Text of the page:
(Middle Grade Fantasy)
By Nick Green
Having gone to another school, Anna feels her old friendships fading when a thick snow covers her town, which means only one thing—no school! On this simple, snow day, she rejoins her old friends, only to find herself the outsider until she stumbles upon young Jack—the god of winter. After that, her world is anything but simple.
When it comes to the writing, well, I’m split. Hopefully, you’ll see why. First, the basic narration and description are amazing and inventive, drawing up images of the winter wonderland in exquisite detail. Check it out.
There came a sound. A sort of fizzle, like an ice lolly wrapper peeling off.
Many rooftops sported plumes of steam, ghostly flowers blooming from boiler vents and blown to shreds wherever Jack’s snowboard passed.
Succinct and powerful—as description should be. However, this is where the problem arises. First off, some scenes were too overly wrought. This fault has gotten the best of us—myself included. Wanting to elaborate to have the scene set just right is a guilty pleasure all authors indulge, but the next point is where I have a disconnect.
The author masterfully depicts his world in complex ways and yet his characters speak in almost a babyish manner. This dichotomy is most of the time jarring and completely takes me out of reading. True, children speak in childish ways, but then the world should be filled in such a manner as well, not strong blocks of the outer world, only to be shelved next to weak, repetitive dialogue. See for yourself.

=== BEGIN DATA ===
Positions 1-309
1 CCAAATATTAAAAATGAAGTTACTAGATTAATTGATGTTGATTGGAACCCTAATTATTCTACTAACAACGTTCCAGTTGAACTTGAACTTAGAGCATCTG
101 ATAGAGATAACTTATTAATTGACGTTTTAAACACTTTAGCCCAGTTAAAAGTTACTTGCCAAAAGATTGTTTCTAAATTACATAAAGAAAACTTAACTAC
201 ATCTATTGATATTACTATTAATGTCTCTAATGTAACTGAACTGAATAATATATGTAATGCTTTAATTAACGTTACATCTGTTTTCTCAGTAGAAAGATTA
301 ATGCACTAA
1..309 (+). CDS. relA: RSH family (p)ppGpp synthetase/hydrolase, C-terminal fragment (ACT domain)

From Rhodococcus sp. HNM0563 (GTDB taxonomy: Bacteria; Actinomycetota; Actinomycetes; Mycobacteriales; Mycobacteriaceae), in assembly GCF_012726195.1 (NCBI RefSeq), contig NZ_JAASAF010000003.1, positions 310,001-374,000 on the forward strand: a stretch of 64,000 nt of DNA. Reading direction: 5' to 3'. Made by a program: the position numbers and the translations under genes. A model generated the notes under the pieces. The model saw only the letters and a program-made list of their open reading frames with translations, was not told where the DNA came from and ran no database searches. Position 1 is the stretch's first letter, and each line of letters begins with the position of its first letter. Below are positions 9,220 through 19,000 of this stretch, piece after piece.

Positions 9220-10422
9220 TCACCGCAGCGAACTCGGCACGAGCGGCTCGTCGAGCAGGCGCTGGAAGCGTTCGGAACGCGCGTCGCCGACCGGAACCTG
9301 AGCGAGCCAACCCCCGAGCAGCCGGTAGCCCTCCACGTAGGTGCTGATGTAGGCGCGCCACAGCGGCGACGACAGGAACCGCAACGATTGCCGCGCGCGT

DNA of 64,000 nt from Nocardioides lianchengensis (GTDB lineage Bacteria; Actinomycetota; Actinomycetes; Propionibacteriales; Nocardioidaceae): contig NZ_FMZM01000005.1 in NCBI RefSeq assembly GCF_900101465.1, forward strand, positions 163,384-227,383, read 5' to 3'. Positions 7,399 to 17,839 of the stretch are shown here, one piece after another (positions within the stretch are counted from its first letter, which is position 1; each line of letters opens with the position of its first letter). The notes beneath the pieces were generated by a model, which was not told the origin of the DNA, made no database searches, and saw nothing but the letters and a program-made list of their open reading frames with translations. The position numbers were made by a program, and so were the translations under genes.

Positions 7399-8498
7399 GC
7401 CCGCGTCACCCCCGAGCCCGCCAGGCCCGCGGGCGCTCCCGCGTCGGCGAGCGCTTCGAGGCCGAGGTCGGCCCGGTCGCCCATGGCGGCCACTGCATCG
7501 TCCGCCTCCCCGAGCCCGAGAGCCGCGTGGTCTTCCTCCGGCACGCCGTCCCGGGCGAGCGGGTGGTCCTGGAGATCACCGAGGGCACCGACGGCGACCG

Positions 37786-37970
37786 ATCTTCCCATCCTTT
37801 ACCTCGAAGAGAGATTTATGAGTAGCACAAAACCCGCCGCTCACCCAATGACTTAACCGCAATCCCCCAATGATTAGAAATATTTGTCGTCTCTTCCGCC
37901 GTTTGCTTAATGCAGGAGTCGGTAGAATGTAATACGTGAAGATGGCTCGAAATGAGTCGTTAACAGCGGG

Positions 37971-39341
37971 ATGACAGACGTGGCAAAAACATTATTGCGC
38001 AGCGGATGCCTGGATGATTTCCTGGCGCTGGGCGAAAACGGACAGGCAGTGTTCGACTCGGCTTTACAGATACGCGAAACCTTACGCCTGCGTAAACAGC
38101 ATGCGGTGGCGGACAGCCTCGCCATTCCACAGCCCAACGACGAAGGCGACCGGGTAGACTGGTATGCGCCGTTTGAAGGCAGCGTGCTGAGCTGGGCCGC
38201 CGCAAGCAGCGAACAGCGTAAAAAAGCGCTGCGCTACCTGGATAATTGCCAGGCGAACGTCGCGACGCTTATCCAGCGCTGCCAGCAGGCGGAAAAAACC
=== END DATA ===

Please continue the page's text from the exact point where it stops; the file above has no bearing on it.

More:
‘Those, um.’ Jasmine hesitated too. ‘Those amazing snowballs. How did you, er?’
‘They were like magic, weren’t they?’ said Anna.
‘…Oi, what do you mean, you hate winter?’
‘I don’t mean you, I think you’re lovely…’
Besides the mismatch of language, I had a large problem with one certain character in particular among the many strong ones.
Among the ones I liked, the menacing Kimberly who harassed our Anna was wonderful—needing no cause for her malice—though this was ruined later with some small explanatory note. Overall, even the imagined gods for each season were well done and imaginative.
The character that bothered me the most was the dog, Caspar. In the beginning, we are told he has only three legs, making him unique and this was one sole reason Anna loved him. In this way, it felt like the dog was important to the plot and he tagged along regularly on all the adventures, but really played little role. I question if he was necessary at all, and most of the time, things would’ve run along much smoother if he were not.
The full story was delightful and moved swiftly after a bumpy start. The first chapter gave a good feel of Anna, but, in my opinion, was not needed. Also, the mention of her parents here and there seemed unneeded. Keeping the main focus on Anna and her exploits would’ve made the story stronger, but as I said, there was little deviation after the beginning.
Another thing to note was the ending. The author pulled a little trick on us—one most MFA programs warn authors to avoid—and I feel here, too, it cheapens events in the story, or, at least, detracts from the course of events’ impact.
This book is well imagined. I loved the play on old concepts and the constant upping of conflict in young Anna’s world. There are times of fun and stress that are well written. However, overall, small things, like the mismatch in tone for dialogue and description, and the resolve of the plot at the end, undercut the strengths in this work. Besides that, it was a fast, simple read. Young ones would clearly enjoy it.
To find this book, click here.
Unfortunately, I have no record of a website for the author.